Open Access Update

A £12-million Charity Open Access Fund project has been set up by the Wellcome Trust, Cancer Research UK, the Breast Cancer Campaign, Arthritis Research UK, Leukaemia and Lymphoma Research, and the British Heart Foundation.

Researchers with funding from the charities will be eligible to apply to the fund to cover costs incurred when publishing papers with immediate, unrestricted open access.

Further information is available here.

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An update on Open Access

A recent report from HEFCE states that in order to be eligible for the post-2014 REF, authors’ final peer-reviewed manuscripts must have been deposited in an institutional or subject repository on acceptance for publication, and must be discoverable (and free to read) by anyone with an internet connection.

The requirement applies only to journal articles and conference proceedings with an International Standard Serial Number. It will not apply to monographs, book chapters, other long-form publications, working papers, creative or practice-based research outputs, or data.  Although the policy applies to research outputs accepted for publication after 1 April 2016, it is strongly advised to implement the policy now.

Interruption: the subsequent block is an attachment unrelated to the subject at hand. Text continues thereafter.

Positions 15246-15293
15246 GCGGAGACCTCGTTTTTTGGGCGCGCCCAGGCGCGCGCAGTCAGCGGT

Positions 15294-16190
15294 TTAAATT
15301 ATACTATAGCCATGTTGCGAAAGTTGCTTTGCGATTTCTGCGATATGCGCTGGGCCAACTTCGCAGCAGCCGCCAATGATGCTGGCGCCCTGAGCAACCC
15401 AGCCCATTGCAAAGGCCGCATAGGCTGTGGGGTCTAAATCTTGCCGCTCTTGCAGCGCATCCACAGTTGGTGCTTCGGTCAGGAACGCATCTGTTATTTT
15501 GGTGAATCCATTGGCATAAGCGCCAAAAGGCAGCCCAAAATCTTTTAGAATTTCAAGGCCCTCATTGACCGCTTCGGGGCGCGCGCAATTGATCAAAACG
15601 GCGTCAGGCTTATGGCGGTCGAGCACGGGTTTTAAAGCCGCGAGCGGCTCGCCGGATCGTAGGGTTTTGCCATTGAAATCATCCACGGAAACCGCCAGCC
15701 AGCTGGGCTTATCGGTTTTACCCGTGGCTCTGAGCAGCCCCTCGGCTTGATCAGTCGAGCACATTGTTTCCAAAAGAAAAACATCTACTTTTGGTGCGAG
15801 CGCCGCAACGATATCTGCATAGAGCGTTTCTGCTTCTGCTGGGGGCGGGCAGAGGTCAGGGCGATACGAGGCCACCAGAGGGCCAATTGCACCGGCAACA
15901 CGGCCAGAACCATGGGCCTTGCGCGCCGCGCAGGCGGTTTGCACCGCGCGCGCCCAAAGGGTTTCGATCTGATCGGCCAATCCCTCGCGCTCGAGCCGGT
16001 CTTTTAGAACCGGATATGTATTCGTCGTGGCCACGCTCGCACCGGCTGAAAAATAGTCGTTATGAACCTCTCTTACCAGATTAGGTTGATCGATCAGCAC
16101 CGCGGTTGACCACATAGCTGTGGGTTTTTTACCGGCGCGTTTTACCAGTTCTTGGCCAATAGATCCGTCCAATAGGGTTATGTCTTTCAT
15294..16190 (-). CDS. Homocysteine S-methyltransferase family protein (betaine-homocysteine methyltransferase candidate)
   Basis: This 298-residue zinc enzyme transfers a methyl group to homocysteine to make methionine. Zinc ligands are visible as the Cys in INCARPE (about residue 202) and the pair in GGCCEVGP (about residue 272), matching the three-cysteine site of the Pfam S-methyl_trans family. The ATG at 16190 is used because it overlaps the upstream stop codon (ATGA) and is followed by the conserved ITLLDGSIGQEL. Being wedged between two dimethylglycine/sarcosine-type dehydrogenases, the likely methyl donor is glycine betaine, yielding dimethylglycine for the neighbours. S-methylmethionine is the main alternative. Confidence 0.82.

For more details, please see the full report here.

Publishing in high-impact journals

This session was to give you hints and tips on the best strategies for developing and submitting your future papers, with talks from Prof Jon Frampton on the importance of publishing in the context of the REF, and editors’ perspectives from Dr David Thickett, Prof Jayne Franklyn, Prof Tony Smith and Prof Roy Bicknell, including their own personal dos and don’ts for making it easy for your reviewers to give you the thumbs up.

Please refer to our events page for more information.

Open Access: a summary of current policy and practice – 26th November 2013

Are your publications widely available? ‘Open access’ refers to unrestricted, online access to the published findings of research. This workshop explains how HEFCE are aiming to make it a requirement that research outputs are made widely accessible before the next REF. Jill Russell discusses this; along with how funding bodies also require the outputs from the research they have specifically funded to be made available.

Find out more about the policies around open access by viewing our events page.